Sam Burgess would be best suited to a role in the centres in rugby union, England backs coach Andy Farrell says.
The former dual-code international also says England won't interfere in Bath's plans for the big-money import from South Sydney Rabbitohs.
Farrell swapped rugby league for union in 2005, joining Saracens before winning 21 caps with England.
Despite a near-unrivalled league pedigree, he struggled to settle into one specific role in union, flitting between back row and the centres.
England star Burgess will leave his league status behind when he joins Bath in October, the west country club having bankrolled a $930,000 transfer fee.
Bath will wait until Burgess settles in at the Recreation Ground before choosing a position for the line-breaking 25-year-old.
Farrell believes a slot in the centres would be the perfect place for the former Bradford man to start though.
"I don't suppose it's for me or (England head coach) Stuart (Lancaster), it's for his club really," Farrell said.
"What normally happens is a player gets used to the game and it becomes clear and obvious to himself where he thinks he's going to make the most impact.
"The modern-day coach and player has to work in tandem, otherwise what's the point unless you can get the best out of the player?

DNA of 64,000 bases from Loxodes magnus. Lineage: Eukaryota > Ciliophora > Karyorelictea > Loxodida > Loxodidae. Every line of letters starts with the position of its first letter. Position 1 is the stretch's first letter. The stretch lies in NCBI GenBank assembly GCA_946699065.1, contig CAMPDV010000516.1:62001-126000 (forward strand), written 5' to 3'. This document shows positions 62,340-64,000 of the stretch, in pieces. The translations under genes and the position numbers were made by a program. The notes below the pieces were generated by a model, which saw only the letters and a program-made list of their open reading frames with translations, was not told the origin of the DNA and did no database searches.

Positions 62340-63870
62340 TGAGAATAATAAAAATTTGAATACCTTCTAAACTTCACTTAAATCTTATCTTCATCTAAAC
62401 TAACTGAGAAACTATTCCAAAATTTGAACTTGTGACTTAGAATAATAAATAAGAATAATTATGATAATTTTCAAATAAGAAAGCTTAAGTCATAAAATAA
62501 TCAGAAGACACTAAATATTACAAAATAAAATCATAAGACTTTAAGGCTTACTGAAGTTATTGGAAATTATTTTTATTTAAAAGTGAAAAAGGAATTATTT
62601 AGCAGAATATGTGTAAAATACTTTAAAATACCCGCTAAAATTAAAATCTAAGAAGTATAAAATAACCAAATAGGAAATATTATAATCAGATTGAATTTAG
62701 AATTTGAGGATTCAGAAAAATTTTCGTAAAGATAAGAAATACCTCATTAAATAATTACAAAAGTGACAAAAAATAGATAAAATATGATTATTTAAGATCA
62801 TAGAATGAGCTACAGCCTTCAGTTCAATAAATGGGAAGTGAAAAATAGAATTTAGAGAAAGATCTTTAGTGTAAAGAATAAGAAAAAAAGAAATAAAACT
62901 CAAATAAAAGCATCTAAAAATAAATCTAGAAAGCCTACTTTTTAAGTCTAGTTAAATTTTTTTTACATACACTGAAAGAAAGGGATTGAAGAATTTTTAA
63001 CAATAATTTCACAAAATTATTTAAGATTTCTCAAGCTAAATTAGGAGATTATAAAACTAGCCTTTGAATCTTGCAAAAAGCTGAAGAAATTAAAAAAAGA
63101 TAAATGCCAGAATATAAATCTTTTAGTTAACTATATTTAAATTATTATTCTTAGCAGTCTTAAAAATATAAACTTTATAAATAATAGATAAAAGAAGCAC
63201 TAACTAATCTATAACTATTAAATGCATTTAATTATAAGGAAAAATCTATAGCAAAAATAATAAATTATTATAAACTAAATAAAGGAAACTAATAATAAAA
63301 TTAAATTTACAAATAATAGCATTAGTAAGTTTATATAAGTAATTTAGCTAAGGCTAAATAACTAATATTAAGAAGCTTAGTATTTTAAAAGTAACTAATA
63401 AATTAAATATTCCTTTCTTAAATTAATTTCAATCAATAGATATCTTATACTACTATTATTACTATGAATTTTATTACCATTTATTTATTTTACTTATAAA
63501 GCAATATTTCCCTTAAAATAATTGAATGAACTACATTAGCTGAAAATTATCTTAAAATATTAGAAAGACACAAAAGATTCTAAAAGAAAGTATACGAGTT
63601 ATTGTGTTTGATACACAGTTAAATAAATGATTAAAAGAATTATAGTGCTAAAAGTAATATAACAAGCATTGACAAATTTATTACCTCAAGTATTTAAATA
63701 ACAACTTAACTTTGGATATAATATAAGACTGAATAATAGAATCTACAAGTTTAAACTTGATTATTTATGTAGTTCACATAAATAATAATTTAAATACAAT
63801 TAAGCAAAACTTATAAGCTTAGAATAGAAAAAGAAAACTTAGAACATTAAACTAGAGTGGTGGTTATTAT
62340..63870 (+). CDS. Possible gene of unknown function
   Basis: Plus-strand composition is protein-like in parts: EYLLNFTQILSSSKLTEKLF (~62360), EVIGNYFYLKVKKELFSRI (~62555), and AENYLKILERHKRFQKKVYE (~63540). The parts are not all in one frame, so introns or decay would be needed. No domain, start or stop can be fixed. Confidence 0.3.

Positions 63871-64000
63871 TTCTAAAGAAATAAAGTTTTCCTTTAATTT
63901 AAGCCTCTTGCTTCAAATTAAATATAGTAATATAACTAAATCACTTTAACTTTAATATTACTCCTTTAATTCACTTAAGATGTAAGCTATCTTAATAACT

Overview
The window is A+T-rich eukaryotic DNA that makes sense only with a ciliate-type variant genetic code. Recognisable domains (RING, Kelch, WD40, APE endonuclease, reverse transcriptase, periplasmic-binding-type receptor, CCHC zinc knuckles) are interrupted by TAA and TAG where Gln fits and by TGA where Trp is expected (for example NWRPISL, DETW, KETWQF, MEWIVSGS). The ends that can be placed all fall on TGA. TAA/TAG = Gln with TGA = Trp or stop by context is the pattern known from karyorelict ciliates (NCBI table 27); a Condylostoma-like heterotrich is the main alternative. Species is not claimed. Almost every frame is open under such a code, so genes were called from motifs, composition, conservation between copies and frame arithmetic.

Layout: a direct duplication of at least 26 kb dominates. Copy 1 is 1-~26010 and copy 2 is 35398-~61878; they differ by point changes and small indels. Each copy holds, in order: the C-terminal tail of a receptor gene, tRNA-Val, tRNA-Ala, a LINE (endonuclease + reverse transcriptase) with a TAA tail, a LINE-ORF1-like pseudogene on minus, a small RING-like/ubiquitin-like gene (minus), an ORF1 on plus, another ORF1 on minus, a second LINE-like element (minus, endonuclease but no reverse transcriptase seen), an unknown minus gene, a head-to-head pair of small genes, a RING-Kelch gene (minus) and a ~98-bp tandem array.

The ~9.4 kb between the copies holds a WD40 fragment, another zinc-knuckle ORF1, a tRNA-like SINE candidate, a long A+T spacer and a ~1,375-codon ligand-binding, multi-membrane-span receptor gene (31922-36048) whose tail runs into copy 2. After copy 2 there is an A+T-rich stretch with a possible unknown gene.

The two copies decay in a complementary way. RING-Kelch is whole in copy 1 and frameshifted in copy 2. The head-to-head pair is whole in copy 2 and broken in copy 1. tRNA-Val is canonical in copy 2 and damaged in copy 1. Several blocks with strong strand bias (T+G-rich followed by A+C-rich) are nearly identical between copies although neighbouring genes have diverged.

"It will become clear and obvious once Sam settles in."
Asked which position would offer the easiest transition from league to union, Farrell said: "There's absolutely no doubt it, it will be in the centres.
"And it would be more suited to his style of play. He's a great line runner and a great guy to get you over the gainline.
"He has a great offloading game. His defence is strong. In rugby league how he's been coached will sit very comfortably in wider open spaces."
Rumours of Burgess' transfer surfaced among suggestions the Rugby Football Union would part-finance his move from the NRL.
Bath have since assumed full responsibility for the deal, with Burgess already targeting a place in England's squad for the 2015 World Cup.
Farrell believes Burgess will face a race against time to acclimatise to the new code and then break into Lancaster's England squad to take part in the World Cup on home soil.
"He's got to earn the right to get in," he said.
"We're trying to make this place as difficult as possible for competition for places.
"You'd hope that Sam will add to that."